April 24, 2008 / 2:54 PM / in 10 years

Bank of Canada sees lower growth, flags inflation

OTTAWA (Reuters) - Canadian economic growth will plunge to 0.3 percent in the second quarter of this year from a previous estimate of 2 percent, while inflation will climb higher than expected this year, the Bank of Canada said on Thursday.

<p>Bank of Canada Governor Mark Carney listens to a question during a news conference upon the release of the Monetary Policy Report in Ottawa April 24, 2008. REUTERS/Chris Wattie</p>

In its Monetary Policy Report, the central bank said it now sees a marginal decline in the U.S. economy in the second quarter of this year, which will pinch Canadian exports and help depress Canadian growth. Canadian growth will recover in the second half to 1.8 percent and continue climbing in 2009, it predicted.

“With growth in imports expected to remain strong, net exports exert a larger drag on overall growth in 2008 than was the case in the last update (in January),” the bank said.

At the same time, the bank judges the underlying trend of inflation to be already at its 2 percent target even though the core rate that normally guides its interest rate decisions remains well below that level.

The bank sets interest rates to keep inflation on target in the medium term so any sign of creeping inflation could limit its current rate-cutting zeal. The bank cut rates by 50 basis points on Tuesday for a cumulative easing of 150 basis points since December.

It signaled further cuts were needed but refrained from indicating when it would make its next move.

So far, Canada has dodged many of the global food inflation problems plaguing the rest of the world because its strong currency has lowered import prices and helped trigger price wars among retailers.

Core inflation, which excludes eight volatile items such as gasoline prices and the effects of tax changes, has been heading lower and will remain well below 2 percent this year and return to target in 2010.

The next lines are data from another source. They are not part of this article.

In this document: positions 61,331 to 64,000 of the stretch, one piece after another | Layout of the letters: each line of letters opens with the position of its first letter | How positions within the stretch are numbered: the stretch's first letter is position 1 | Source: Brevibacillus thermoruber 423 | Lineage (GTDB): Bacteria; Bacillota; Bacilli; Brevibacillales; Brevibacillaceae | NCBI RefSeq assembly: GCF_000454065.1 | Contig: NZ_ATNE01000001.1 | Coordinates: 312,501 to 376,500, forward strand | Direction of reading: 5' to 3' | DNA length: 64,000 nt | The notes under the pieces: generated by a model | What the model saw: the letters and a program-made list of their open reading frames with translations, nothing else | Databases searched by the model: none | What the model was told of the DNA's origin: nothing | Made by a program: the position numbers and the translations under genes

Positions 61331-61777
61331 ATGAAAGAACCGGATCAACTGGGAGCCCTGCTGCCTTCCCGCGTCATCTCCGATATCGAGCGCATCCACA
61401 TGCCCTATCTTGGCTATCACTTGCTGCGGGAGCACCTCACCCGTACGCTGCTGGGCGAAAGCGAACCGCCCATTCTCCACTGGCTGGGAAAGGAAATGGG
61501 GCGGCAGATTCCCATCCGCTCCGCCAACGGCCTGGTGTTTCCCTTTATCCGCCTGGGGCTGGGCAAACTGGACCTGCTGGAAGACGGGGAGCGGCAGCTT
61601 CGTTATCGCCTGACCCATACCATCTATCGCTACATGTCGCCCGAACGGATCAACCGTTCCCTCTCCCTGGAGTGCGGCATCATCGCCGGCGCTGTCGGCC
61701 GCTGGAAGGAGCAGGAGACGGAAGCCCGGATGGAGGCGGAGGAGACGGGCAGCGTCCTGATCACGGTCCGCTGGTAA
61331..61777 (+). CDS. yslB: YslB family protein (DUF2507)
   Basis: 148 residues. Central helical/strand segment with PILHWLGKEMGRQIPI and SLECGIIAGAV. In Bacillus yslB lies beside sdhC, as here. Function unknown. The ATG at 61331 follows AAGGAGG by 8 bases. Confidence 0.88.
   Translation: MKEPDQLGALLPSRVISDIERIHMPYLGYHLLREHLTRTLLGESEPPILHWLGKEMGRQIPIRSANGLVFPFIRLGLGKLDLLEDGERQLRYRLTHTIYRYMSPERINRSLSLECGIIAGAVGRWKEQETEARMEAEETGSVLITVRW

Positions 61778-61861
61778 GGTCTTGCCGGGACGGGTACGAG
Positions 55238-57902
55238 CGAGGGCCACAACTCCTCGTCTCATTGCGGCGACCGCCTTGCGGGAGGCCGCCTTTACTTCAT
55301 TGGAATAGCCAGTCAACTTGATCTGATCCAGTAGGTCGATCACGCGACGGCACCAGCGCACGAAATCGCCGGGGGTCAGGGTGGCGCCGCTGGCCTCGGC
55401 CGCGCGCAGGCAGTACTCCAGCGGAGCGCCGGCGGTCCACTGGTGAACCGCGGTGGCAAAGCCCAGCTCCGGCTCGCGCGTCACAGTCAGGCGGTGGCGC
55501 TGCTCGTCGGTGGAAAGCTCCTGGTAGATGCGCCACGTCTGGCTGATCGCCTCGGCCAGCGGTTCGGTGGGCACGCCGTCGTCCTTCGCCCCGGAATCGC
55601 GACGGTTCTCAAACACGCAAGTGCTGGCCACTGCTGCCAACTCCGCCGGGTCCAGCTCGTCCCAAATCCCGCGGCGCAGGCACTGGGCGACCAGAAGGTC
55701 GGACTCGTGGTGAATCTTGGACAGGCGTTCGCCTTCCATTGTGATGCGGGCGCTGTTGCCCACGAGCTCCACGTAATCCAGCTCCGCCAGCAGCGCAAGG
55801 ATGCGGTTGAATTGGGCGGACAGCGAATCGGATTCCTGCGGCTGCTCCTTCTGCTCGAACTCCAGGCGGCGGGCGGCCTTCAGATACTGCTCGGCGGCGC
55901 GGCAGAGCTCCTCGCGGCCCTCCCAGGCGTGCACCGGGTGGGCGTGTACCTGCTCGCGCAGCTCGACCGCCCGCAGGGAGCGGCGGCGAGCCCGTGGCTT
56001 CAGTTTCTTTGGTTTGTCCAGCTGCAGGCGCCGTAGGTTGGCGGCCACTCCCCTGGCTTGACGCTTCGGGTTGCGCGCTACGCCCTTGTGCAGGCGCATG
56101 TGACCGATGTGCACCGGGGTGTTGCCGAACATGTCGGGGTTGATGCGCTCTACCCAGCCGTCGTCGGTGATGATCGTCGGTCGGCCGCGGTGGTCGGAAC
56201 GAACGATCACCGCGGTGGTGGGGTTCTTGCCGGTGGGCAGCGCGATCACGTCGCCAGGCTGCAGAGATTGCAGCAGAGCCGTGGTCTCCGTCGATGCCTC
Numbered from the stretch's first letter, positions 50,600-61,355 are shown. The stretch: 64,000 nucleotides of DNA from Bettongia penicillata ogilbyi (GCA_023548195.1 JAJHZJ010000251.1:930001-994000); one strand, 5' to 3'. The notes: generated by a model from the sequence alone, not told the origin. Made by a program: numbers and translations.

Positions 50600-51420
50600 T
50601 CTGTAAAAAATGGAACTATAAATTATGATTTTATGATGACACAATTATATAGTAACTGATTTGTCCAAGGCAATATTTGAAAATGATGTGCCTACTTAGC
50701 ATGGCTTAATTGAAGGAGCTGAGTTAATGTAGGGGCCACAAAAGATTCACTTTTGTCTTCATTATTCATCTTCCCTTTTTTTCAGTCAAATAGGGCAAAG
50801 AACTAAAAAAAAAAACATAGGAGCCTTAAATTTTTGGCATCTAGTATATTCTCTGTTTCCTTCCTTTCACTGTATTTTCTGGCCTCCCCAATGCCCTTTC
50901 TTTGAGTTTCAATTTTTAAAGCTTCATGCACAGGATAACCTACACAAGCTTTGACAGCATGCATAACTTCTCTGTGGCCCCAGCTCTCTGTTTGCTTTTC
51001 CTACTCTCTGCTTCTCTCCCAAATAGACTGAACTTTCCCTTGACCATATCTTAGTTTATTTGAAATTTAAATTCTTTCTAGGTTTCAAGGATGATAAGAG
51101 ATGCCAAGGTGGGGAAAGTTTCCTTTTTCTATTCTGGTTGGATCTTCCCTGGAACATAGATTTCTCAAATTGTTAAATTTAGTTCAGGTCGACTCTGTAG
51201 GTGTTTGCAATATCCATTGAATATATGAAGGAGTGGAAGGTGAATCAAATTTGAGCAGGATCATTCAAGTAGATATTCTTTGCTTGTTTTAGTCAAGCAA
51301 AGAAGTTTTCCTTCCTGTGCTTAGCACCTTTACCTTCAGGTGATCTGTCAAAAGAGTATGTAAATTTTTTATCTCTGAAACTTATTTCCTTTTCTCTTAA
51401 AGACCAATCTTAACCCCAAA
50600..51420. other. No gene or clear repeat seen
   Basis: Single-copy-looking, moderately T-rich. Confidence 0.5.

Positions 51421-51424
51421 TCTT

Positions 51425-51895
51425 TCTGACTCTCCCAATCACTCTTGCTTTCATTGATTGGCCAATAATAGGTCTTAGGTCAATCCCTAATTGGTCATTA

However, other measures of the underlying inflation trend were higher. Excluding only the effects of a cut in the federal sales tax, which went into effect in January, inflation would average just under 2.5 percent this year.

The bank suggested that one-off price discounts on cars due to the past appreciation of the Canadian dollar and the exclusion of rising mortgage interest costs from the calculation of core inflation may have kept that gage artificially low.

“The Governing Council judges that the underlying trend in inflation was about 2 percent in the first quarter,” it said.

Total consumer inflation will rise to 1.7 percent in the second quarter and 1.9 percent in the second half of this year compared to previous estimates of 1.4 percent and 1.5 percent, respectively, the bank said.

The turbulence in global financial markets will continue to make financing in capital markets more costly and difficult for Canadian businesses and banks this year, the bank said. Tight credit conditions will persist through 2008, easing by early next year and returning to more normal levels in 2010, it said.

Reporting by Louise Egan; Editing by Peter Galloway

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